Grimsvötn in eruption
Tephra on Shetland
Definition: fragments of volcanic rock and lava of any size expelled from a volcano. The long distance of travel from Icelandic volcanoes means that only ash and pumice have reached Scotland in the past.
Shetland lies 700 kilometres south-east of the major volcanic centres of Iceland. There are historic records of ash falls in Shetland from Icelandic volcanic eruptions, for example, associated with the 1755 eruption of the volcano Katla. Over the last 15 years detailed analyses of lake sediments on Shetland have revealed thin bands of tephra. These ash bands are invisible to the naked eye but visible under the microscope and can be traced quickly using their magnetic signature. Using ion microprobe analysis the chemistry of individual shards of tephra can be established As many Icelandic eruptions have a characteristic geochemical signature it is thereby possible to link the geochemistry of the ash on Shetland to its source volcano on Iceland.
These tephra bands provide precise time markers within sequences of peat and organic lake sediments. The presence of tephra greatly improves correlations between sites and allows environmental changes to be pinpointed in time. The role of major ash falls on vegetation and human history can also be assessed.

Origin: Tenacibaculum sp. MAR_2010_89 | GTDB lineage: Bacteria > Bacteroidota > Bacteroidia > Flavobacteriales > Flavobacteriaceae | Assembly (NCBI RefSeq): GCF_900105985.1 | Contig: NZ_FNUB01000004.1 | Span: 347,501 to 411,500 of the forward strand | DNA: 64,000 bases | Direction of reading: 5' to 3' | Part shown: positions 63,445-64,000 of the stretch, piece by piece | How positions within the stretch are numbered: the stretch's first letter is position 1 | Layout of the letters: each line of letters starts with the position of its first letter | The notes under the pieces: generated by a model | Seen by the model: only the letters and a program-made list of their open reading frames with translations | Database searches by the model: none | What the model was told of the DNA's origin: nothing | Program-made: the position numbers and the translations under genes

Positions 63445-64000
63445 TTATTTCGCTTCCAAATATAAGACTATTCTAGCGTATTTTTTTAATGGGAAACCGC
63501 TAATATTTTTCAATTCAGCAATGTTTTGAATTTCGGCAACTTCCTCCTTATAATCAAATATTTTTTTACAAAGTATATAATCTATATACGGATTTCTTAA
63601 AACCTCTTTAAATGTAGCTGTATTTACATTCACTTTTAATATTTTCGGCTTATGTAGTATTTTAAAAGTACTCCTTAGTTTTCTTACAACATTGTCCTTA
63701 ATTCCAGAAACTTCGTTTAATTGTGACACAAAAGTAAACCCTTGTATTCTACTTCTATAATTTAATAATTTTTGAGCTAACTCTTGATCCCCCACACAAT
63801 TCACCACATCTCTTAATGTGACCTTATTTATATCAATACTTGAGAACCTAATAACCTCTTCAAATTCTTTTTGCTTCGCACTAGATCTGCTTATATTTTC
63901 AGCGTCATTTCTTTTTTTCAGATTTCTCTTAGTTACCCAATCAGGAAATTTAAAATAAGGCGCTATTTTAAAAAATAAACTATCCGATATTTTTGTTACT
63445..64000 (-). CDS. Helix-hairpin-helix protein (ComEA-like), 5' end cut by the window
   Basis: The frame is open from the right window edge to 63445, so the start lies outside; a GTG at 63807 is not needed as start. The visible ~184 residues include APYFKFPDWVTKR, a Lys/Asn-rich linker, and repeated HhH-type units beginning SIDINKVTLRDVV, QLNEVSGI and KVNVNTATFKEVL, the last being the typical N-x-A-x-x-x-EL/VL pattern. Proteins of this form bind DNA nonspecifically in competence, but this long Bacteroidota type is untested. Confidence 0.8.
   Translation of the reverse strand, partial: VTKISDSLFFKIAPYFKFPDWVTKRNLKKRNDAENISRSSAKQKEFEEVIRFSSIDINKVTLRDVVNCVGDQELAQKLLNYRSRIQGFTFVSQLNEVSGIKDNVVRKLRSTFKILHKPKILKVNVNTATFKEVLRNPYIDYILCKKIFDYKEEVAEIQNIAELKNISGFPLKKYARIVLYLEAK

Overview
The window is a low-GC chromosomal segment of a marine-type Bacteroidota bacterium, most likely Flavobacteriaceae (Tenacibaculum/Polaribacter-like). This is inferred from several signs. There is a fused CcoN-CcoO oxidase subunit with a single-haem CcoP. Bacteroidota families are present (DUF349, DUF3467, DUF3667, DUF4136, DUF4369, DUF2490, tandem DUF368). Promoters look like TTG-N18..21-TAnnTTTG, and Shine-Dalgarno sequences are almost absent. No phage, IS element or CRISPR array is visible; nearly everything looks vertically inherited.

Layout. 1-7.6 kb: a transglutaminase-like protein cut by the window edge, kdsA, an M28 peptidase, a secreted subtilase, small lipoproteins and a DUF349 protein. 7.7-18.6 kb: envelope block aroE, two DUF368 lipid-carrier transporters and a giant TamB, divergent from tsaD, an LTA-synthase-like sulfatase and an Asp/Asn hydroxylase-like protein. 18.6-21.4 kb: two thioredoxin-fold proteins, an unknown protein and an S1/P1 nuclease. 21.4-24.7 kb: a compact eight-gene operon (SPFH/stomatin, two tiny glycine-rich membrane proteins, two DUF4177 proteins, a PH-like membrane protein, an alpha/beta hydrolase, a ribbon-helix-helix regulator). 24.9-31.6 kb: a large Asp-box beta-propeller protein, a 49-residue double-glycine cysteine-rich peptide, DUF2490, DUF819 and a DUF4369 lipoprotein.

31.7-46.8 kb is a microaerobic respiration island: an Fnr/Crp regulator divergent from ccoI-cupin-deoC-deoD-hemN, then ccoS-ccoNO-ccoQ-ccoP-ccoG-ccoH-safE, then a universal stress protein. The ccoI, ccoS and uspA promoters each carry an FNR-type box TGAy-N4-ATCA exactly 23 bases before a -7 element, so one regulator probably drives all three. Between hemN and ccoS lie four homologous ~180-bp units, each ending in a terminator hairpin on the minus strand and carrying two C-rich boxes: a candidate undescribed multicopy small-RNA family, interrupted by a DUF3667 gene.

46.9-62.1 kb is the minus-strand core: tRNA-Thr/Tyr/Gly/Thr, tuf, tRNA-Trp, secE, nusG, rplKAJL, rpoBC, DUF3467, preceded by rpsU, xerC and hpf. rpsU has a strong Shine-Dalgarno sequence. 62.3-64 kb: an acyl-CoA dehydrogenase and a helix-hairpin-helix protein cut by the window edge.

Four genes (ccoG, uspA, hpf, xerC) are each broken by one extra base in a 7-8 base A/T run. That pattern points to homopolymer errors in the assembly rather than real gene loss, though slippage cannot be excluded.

A major ash fall around 10,600 years ago is named the Vedde Ash - but this ash has yet to be discovered on Shetland. Its presence in sediments sequences in western Norway and along the coast of western Scotland suggests that it must be present on Shetland. Analyses of lake sediments at Gunnister and Dallican Water on Shetland have revealed younger ash falls (Bennet et al, 1992). The most clearly defined is a large fall named after its type locality on Faeroe at Saksunarvatn which dates to around 9300 to 9000 BP. Younger acidic ash falls at Gunnister date from around 4000 BP and may be part of the Hekla 4 ash zone. This fall is recognised at Kebister, together with a younger tephra (Dugmore et al.,1995).